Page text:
The first major debate over genetically modified organisms, in the late 1980s, was not over tomatoes, salmon, or corn, but instead a type of bacteria that can raise the freezing point of water. Opponents feared that the modified version, able to instead lower the freezing point of water, would spread into the wild and wreak havoc, possibly even altering the global climate system.

Thanks to the public uproar, we'll never know whether the "ice-minus" bacteria would've have wrought catastrophe or simply protected strawberries from frost, as its creators intended. But scientists remained interested in harnessing the ability to manipulate ice. Recently, a group of researchers uncovered what they believe is the secret to its special talent, which they hope will enable them to create nanotechnologies that mimic it — ice-minus, minus the supposed risk.

Pseudomonas syringae and other species of bacteria that induce ice to form around them (thus "ice-nucleating" bacteria) are found all over the world, and cause significant crop damage. Impurities in water usually prevent it from freezing until about 25 degrees Fahrenheit, but the bacteria can push the freezing point back toward 32 degrees Fahrenheit (zero degrees Celsius). The ice crystals that form in turn burst plant cell walls, letting the bacteria feed on nutrients from inside the cells. Wind carries the bacteria into the atmosphere, spreading it to new sources of food.

Ice-nucleating bacteria are pretty much everywhere: in the air, water, plants, mountains, valleys, Antarctica. Scientists think its ability to encourage ice growth may also play a significant role in the weather, providing nuclei for cloud formation, raindrops, and snowflakes, and could be a big part of why the Amazon is so rainy.

A better understanding of the bacteria's role could lead to its eventual inclusion in more accurate climatic models. The bacteria outperforms artificial cloud-seeding chemicals, suggesting its possible use as a rain-maker. So far, though, it's of most use to skiers and snowboarders. Since the late 1980s, a company called Snowmax has supplied resorts with a P. syringae-derived additive that allows snowmaking machines to powder the slopes at temperatures much higher than would otherwise be possible.

Tobias Weidner, a bioengineer at the Max Planck Institute for Polymer Research in Mainz, Germany, led the team of researchers who believe they've figured out how the bacteria does it. They looked at P. syringae's molecular structure through a spectrometer, which allowed them to see how the bacteria's surface interacts with water molecules. Previously, Weidner says, many scientists thought that the bacteria's surface mimicked the structure of ice crystals, encouraging free-roaming water molecules to fall into an icy lattice. Instead, they found, the bacteria's surface forms a pattern of water-attracting (hydrophilic) and water-repelling (hydrophobic) areas. These push and pull on the water molecules they touch, creating high- and low-density zones that prompt the molecules to arrange themselves into a crystal pattern.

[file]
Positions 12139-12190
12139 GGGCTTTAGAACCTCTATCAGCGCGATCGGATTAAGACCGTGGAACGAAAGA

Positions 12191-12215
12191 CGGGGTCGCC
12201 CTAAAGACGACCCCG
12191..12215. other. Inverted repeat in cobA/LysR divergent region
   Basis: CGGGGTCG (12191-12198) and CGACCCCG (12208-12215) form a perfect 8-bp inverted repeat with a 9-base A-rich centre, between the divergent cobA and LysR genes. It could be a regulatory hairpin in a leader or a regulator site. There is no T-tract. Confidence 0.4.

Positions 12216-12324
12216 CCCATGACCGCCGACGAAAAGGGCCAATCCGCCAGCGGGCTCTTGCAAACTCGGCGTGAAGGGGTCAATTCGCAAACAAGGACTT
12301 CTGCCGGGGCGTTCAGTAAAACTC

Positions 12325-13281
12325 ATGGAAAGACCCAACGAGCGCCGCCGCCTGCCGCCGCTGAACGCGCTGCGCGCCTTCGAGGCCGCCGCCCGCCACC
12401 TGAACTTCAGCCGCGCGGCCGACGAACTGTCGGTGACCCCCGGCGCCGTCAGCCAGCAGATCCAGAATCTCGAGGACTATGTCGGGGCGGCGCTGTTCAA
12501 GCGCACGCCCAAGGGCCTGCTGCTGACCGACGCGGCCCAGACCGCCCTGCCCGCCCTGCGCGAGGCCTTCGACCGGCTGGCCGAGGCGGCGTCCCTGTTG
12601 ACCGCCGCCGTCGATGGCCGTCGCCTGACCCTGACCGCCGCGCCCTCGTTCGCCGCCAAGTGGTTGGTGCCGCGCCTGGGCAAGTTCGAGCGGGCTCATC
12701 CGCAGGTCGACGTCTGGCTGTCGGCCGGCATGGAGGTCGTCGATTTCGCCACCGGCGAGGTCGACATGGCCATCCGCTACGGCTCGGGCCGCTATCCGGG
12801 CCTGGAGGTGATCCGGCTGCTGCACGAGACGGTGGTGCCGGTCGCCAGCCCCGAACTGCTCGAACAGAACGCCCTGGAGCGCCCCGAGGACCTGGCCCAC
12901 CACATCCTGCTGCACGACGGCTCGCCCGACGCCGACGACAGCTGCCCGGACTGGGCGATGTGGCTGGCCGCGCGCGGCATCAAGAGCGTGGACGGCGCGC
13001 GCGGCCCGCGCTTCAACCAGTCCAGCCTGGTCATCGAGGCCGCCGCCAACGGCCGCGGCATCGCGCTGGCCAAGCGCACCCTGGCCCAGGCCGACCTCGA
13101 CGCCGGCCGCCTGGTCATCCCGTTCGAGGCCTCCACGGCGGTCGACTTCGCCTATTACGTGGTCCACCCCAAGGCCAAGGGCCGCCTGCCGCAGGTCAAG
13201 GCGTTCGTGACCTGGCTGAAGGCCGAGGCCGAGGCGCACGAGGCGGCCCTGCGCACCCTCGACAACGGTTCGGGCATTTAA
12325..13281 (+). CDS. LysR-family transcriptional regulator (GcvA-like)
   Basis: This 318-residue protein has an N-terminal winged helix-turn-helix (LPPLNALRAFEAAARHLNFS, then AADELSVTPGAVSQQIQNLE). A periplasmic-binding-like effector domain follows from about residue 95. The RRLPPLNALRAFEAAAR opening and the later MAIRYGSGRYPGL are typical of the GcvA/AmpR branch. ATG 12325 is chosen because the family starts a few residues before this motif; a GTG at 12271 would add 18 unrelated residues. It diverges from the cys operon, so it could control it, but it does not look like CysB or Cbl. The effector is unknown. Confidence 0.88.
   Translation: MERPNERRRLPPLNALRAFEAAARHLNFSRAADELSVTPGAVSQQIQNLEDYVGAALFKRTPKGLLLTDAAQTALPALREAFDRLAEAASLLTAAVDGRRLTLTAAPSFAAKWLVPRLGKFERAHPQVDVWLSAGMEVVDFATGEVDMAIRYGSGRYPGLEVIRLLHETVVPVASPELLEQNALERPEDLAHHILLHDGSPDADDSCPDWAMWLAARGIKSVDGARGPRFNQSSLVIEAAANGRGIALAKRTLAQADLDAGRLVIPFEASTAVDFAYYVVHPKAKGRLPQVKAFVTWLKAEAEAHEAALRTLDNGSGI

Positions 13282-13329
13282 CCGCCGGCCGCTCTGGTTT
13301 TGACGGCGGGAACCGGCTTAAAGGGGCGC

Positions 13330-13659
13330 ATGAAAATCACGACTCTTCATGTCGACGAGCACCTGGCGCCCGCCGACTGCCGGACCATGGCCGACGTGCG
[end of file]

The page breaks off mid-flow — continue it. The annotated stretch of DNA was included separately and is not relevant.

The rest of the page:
From a technological point of view, that's good news. Artificially mimicking the molecular structure of ice would be difficult, Weidner says, but creating tiny striped hydrophobic and –phyllic strips using an artificial polymer might be doable. "That's something we could mimic in a nanofabrication lab," he says. "It's maybe just as simple as mimicking these patchy surfaces."

The ability to precisely control the formation of ice could have many useful applications, Weidner says — everything from refrigerators and frozen food processing to improved cryogenics.

Some varieties of P. syringae — including the modified "ice-minus" version — lower the freezing point of water, and it might be possible to mimic that type, too, Weidner says. "Maybe if we get lucky, it goes both ways." This could be even more useful, perhaps leading to anti-ice coatings for things like airplane propellers or telephone lines.

Because P. syringae's molecular structure promotes ice formation, the bacteria itself doesn't have to be alive to be useful; Snowmax kills the bacteria that are used to make artificial snow to prevent possible environmental harm.

The bacteria has another trick, though, Weidner's team found. When water molecules rearrange into ice, they release energy, or heat. "All this latent heat is not helping to nucleate ice," he says. Somehow — and the researchers don't yet understand exactly how it works — the bacteria are able to shuttle away the heat. The bacteria likely has to be alive for this part of the process. Figuring out exactly how it sheds heat could suggest other technological improvements, like better artificial snow.

So far, says Weidner, a snowboarder, the oldest use for ice-nucleating bacteria is his favorite. "Snowmaking would be the most fun application," he says.